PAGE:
Tag Archives: colour

Mosaics : a new challenge

10 Feb

I’ve always liked mosaics, the more inventive and colourful the better. I dream of having loads of colourful mosaics in my garden and took a lot of inspiration from my trip to Barcelona back in October.

My trip also made me just get on a book a workshop I had been pondering doing for some time, so the same day I got back from my holiday I booked a workshop with Lily Mosaics & attended a day later!

It was a lovely relaxed day, I loved picking out colours and seeing all the different mosaic bits n bobs on offer to work with. I went with the intention of making a small plaque of an owl/bird, that I might have hung in my bathroom, but then on a whim started creating a bold geometric design on a small tray.

It is quite a time consuming activity, (well it is when you do something far from simple as a beginner), I found it very relaxing cutting and playing around with different pieces. I got most of my larger motifs done in the workshop and then took a few spare bits to continue at home. I had already acquired several mosaic tiles myself and I ended up incorporating several of these into my patterns at home, as my design evolved.

I had originally planned to do a grey background, however a went for a lighter white, as I thought it’d make the colourful tiles standout more and match the already white tray.

I rather like my finish tray and found the grouting less arduous than I expected, though some of the really tiny pieces I used were a pain in the bum (lesson learnt).

mosaic tray - nettynot blog

mosaic tray close up - nettynot blog

I have since covered a simple picture frame, I’m not a huge fan of the finished result, I didn’t think enough about the edge where the tiles meet, but it looks alright in situ and still an improvement on the boring pine (fortunately I’m not too much of a perfectionist)!

I also made a set of Rennie Macintosh inspired coasters for part of my parents Christmas present. I really enjoyed making them. It was one of those rare occasions where the idea in my head worked out exactly as I imagined!

macintosh ungrouted - nettynot blog
macintosh grouted coasters - nettynot blog
The only thing I’ve not figured out, is what’s the best way to seal them, I didn’t want to make the lovely matte tiles shiny, but equally don’t want them to end up tea stained. I gifted them as they are, but keep meaning to do further research, does anyone what any suggestions?


I’m eager to do more now & started collecting ideas on a mosaic & garden board on Pinterest. Just need some warmer drier weather now.

Thanks for reading!



12 Dec

I like all my crafty pursuits to have a purpose, I like to have some thing tangible to show for the time spent creating something, which is one of many reasons why I love knitting. I can appreciate why others colour-in or scrapbook for relaxation, but I’ve always felt it’s not my cup of tea.

That said, many years ago when I went on the Amy Butler colour workshop at the festival of quilts (bought as a 30th birthday gift by my wonderful friends). I found it fascinating to see how her themes develop and they mostly start off with a trip, photos and then collages, from which she picks out colours, which then inform the pallet for her new range. I found her talk inspiring and actually really enjoyed making the collage we created on the day (something that has no real practical use). I have actually framed it and hung it in my spare room (which doubles as my sewing room).

When I was feeling a little uninspired recently, I’ve had a tea leaf of an idea brewing away in brain for a little while and sometimes when I have a vision for something I’m quite apprehensive to get it started in case in turns out terribly. However I found collating a few things, ripped out of old magazines and creating a collage helped with the idea brew further and I’m feeling more confident to see it through.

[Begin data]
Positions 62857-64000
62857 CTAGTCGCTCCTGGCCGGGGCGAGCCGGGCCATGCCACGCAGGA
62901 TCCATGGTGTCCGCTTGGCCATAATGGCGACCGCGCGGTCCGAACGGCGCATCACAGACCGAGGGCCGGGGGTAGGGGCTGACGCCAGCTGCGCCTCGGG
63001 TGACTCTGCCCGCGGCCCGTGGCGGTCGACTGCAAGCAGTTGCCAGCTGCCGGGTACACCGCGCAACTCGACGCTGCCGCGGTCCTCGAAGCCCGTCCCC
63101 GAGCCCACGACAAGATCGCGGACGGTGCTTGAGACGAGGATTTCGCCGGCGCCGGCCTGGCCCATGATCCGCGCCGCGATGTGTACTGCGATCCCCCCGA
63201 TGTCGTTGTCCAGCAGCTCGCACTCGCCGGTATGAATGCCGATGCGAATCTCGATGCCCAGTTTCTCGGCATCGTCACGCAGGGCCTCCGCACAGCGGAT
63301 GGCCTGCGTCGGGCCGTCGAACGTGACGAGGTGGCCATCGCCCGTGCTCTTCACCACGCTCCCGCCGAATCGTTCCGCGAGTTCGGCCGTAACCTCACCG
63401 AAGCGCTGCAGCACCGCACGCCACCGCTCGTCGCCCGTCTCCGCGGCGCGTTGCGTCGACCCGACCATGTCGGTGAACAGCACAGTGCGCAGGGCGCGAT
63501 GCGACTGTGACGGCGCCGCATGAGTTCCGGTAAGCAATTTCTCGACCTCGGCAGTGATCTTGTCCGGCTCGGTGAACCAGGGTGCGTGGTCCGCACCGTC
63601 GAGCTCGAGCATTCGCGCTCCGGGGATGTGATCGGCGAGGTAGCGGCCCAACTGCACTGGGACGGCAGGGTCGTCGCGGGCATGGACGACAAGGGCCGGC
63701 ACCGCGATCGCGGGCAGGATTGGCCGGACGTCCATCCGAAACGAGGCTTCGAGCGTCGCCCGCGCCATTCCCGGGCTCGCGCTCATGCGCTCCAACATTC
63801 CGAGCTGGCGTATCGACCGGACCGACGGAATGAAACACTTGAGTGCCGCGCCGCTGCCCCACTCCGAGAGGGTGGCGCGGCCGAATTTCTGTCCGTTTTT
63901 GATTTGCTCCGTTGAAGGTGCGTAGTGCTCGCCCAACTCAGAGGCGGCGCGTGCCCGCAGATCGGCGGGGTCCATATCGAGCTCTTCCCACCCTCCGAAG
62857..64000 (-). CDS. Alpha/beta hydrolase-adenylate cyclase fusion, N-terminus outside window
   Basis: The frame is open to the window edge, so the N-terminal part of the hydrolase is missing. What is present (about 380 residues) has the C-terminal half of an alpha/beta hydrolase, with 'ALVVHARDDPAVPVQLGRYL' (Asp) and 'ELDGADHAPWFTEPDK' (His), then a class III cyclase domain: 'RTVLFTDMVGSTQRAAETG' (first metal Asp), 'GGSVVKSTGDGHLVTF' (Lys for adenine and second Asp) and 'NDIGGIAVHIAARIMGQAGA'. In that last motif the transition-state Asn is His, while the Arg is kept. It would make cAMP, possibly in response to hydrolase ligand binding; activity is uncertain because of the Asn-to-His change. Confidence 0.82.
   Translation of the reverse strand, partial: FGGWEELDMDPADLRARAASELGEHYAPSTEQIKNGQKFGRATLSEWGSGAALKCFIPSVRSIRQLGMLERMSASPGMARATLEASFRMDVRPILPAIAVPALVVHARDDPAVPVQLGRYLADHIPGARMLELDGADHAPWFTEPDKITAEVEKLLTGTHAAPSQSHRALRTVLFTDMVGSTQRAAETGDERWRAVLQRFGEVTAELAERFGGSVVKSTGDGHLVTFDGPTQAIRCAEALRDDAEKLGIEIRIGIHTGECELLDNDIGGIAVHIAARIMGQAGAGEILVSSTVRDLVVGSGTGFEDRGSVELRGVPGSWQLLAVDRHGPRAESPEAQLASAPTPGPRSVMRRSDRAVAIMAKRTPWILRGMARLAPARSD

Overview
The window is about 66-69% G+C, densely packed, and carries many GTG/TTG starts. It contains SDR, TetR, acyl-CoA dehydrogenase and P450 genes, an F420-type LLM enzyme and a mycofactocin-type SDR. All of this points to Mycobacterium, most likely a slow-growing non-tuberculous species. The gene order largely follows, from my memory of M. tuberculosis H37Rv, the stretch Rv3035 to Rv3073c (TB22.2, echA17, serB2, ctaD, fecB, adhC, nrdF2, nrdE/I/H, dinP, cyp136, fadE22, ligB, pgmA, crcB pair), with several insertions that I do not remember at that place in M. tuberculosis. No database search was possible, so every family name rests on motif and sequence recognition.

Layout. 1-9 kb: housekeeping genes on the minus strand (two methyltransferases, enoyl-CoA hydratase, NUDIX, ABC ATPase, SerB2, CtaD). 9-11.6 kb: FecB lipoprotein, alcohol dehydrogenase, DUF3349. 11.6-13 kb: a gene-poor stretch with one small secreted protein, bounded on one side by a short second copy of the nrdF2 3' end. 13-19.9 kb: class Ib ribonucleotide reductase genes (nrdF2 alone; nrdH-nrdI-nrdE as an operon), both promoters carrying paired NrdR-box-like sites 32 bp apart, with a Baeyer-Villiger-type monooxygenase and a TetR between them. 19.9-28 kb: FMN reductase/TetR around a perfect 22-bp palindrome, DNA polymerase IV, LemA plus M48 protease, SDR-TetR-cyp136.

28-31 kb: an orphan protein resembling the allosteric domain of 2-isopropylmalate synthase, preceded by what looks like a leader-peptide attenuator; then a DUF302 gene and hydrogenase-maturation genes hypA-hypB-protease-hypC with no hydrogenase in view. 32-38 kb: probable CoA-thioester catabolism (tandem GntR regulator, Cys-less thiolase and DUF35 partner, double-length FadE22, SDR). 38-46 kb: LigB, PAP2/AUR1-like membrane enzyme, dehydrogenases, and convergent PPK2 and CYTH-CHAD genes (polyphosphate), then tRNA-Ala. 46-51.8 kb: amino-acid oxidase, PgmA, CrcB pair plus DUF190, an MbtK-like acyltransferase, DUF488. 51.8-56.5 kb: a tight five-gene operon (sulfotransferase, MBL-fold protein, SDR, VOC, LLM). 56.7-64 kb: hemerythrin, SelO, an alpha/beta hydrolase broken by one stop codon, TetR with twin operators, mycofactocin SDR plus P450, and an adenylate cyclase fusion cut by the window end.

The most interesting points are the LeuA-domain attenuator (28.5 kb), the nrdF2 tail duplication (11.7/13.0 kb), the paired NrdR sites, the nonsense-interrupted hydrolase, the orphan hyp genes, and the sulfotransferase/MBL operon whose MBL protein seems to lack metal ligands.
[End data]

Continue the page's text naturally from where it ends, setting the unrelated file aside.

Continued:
My collage just focused entirely on colour, I found it very therapeutic and I now have a great colour palette of my own to inform my projects.

This was very therapeutic to do, helped with my creative though processes, and I cleared out a loaf of old magazines too (a whole shelf’s worth)!

One thing leads to many others…

9 Aug

Ever since I did a textiles project at school based on the 60’s & 70’s I’ve been quite taken by the designs and colours of the 60’s in particular. I love the flamboyance, a decade of style over substance, that created many things that had never been seen before.
I have many books on this era and loved flicking through them, you really get a sense of inventiveness, excitement & fun from the decade. This period has influenced me in many small ways from the clothes I wore as a teen, the car I drove and some of the items I now have in my home.

Summer of Love Postcard - Nettynot Blog

My love of the 60’s inspired a birthday trip I took with my Mum for my 21st (12 years ago). We went to Tate Liverpool to see the Summer of Love – Art of the Psychedelic Era exhibition (we drove from Worcester at the time – approx 120 miles – just to illustrate the passion). It is probably the best exhibition I have ever been to, all these amazing things I had only seen in books I saw in real life. Most notable was Verner Panton‘s furniture landscape, Visiona II (below), definitely more of an art installation than furniture, but still fantastic as well as Janis Joplin’s restored Porsche.

Verner Paton - Visona II 1970 - Nettynot Blog

It’s the furniture and patternsin particular that stand out when I flick though retrospective books from this era and I’d love to own a Globe chair one day, however impractical they are. I have seen many version of these chairs and similar in museums (York Castle museum springs to mind).

1960s chairs - Nettynot Blog post

Many chairs that come up for sale are either affordable but a shabby mess or pristine and way too expensive. However while in Liverpool, at the Albert Docks my Mum and I had a wander around and came across a rather nice looking furniture shop (sadly no longer there) which had a whole range of lovely new retro inspired furniture. We spent a while in there and came away having bought a lovely chair from the range for my Birthday. Very much in the essence of 1960’s style, I still have the chair and it is still very comfortable!